In complete contrast to China, Britain’s economy offered policymakers cause for cheer as inflation fell back for the first time in eight months and a shrinking trade gap stoked hopes that an export-led recovery is, at last, underway. The greatest surprise was news that official inflation, the Consumer Price Index, came in much lower than expected at 4.0% for March, down on the consensus forecast that it would stay at 4.4%. The fall was unexpected by economists, who had focused on continued rises in raw materials but not withstanding, CPI is still twice the Bank of England’s 2% target. According to the British Chambers of Commerce, “The fall in inflation points to sharp competitive pressures in the high street and confirms our assessment that businesses are unable to increase prices while disposable incomes are being squeezed”. The BCC probably have a point as, earlier in the week, data released showed that the high street recorded its largest fall in sales in 16 years during March, as disposable incomes were hit by higher inflation and wage restraint. There was one bright spot though – Britain’s unemployment rate fell unexpectedly in the three months to February. According to the Office for National Statistics, unemployment dropped by 17,000 to 2.48m, pushing the rate down to 7.8%.
The recently agreed, in principle, bailout of Portugal should have meant that some heat was taken out of the ongoing sovereign debt crisis. It seems to have been a brief respite. Last week, as officials from the EU, ECB and IMF met to construct the terms of the rescue package with the Portuguese authorities, domestic political squabbling threatened to jeopardise the deal and destabilise the single currency. The proposed changes are likely to be even more swingeing than those proposed by the Portuguese Prime Minister and with a national election not far away, no politician wants to be associated with unpopular cuts. Economic analyst Vanessa Rossi said “I am not sure what they are going to do in the next few weeks if they cannot get a deal”. But, deal or no deal, it may still not guarantee success, as Greece found out last week.
Greece was the first country to be bailed-out by the EU and IMF in return for harsh austerity measures being taken which, unsurprisingly, have proven very unpopular. The bond markets have however, continued to keep a close eye on events and it appeared last week that some investors remain unconvinced about the final outcome. Following comments from the Greek and German finance ministers, speculation heightened that Greece would have to undergo a complete debt-restructuring exercise which could mean investors holding the country’s bonds could lose some of their money. The head of rating agency Standard & Poor’s European debt-evaluation group warned that investors might suffer a “haircut” – read loss – of 50%-70% on their holdings of Greek debt if such a restructuring took place. Markets reacted quickly; the euro fell and both Greece’s and Portugal’s borrowing costs rose sharply as traders priced-in the possibility. Borrowing costs on Greek two-year bonds spiked to 17.9% (compared to 1.86% for a German Bund) after Germany’s finance minister said that “further measures” may have to be taken if a study proved that Greece’s finances were unsustainable.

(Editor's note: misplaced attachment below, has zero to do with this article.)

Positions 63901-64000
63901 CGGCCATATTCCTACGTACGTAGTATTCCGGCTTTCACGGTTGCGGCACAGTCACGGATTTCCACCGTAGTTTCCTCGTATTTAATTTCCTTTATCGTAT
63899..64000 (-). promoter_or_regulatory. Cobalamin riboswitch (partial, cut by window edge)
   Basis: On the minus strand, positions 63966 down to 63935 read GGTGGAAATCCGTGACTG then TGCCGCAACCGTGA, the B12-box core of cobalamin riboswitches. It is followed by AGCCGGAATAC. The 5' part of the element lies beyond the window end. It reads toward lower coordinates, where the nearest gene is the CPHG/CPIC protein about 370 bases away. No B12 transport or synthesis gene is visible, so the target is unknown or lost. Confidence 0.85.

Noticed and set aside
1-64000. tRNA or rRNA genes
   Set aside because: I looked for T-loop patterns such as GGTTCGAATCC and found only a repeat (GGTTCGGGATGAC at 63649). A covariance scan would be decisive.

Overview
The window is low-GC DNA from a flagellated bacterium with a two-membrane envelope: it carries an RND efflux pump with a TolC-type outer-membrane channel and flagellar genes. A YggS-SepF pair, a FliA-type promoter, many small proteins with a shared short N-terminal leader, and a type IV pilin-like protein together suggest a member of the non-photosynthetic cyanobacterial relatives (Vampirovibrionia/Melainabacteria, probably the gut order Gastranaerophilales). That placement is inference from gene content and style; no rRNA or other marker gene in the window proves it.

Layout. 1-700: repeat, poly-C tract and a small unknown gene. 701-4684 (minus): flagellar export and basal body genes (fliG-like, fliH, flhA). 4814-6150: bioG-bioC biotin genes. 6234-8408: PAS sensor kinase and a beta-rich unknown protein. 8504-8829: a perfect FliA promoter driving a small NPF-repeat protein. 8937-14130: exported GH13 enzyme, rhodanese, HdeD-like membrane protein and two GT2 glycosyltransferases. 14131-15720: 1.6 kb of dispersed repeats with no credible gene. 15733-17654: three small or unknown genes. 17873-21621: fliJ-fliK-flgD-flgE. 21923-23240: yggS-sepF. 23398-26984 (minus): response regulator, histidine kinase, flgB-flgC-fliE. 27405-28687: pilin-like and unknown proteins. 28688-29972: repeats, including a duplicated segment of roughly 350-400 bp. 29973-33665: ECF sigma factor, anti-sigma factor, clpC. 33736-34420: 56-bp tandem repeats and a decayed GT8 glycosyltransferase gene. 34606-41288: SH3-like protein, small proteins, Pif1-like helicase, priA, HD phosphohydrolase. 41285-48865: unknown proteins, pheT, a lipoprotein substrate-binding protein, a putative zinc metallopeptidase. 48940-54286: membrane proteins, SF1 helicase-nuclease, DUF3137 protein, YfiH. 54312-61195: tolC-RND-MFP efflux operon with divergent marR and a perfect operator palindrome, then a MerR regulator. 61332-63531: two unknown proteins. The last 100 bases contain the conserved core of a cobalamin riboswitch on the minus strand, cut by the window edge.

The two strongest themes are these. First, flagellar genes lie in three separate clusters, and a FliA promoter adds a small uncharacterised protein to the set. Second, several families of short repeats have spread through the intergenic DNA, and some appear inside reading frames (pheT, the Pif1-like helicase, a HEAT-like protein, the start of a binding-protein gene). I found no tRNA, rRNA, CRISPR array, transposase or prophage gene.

Against this continued uncertainty, global equity markets remained remarkably unmoved as investors took a phlegmatic view of events. The rationale seems logical – The Financial Times commented that, in the eurozone, the markets have doubted Greece’s solvency for some time and rising yields have reflected the view that a restructuring of the country’s debt was inevitable. On China, a slowdown in growth would be welcome as it would lessen inflationary pressures and a rising currency would benefit exporters like America, who have complained that the yuan has been kept artificially low. So by the end of the week most major equity markets had moved little overall – Wall Street softened by less than half a percent whilst the Shanghai Composite rose by a similar amount.
Quality at a Discount
The ascendancy of emerging markets is nothing new but there are some investors who feel that the price being asked to participate has become too high. Leading UK equity manager John Wood, of JO Hambro Capital Management, believes that the current commodity-based euphoria has all the hallmarks of the late nineties ‘TMT’ boom. “Currently there are two elements to markets: the real world and what I see as a casino where speculators are prepared to buy assets at unbelievable prices. People seem to have forgotten the risks associated with emerging markets. For example, South Africa’s interest rates are 9%, which means there are greater risks than elsewhere – it means the government could walk off with investors’ assets. This has led to the likes of UK equities have becoming the forgotten asset class because, despite rising earnings, increasing net asset values, share prices remain depressed. In other words, intrinsic value has grown faster than share prices and it means the portfolio is better value now than in March 2009, when the market hit its nadir in price terms.
Whilst we all know the UK economy is struggling – the recent retail numbers show there has been no like-for-like growth in food sales, which means household finances are under huge pressure – there are good British companies out there. These are businesses with strong brands that are very profitable. Next is a good example – it offers a good margin of safety which I always look for. The company operates on 15% margins, yields 4.0%, is retiring capital [via share buybacks] yet only trades on a p/e of 8. On the basis of fair value, the share price should be £36 not the current £24. I continue to look for areas offering structural growth where investment themes will be rewarded, such as outsourcing and ageing population, involving companies like Compass Group and GlaxoSmithKline. So in summary, I have continued to buy volume growth where there is not any GDP growth, buy value creation where there is no volume growth and not to lose sight of the fact that high returns compound over time”